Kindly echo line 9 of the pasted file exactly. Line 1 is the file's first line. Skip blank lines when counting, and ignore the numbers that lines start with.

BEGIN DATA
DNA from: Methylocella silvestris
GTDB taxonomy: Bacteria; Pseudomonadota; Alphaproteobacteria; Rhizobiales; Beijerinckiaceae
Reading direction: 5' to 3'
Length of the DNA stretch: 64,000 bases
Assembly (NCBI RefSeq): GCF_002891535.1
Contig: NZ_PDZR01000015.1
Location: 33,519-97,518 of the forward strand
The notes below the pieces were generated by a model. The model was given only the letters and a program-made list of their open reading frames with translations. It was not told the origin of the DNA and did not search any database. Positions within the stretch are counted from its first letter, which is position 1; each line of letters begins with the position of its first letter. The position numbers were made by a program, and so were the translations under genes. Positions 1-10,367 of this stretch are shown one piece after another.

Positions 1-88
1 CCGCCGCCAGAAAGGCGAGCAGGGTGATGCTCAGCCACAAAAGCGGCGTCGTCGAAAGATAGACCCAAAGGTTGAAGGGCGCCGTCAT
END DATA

Positions 1-88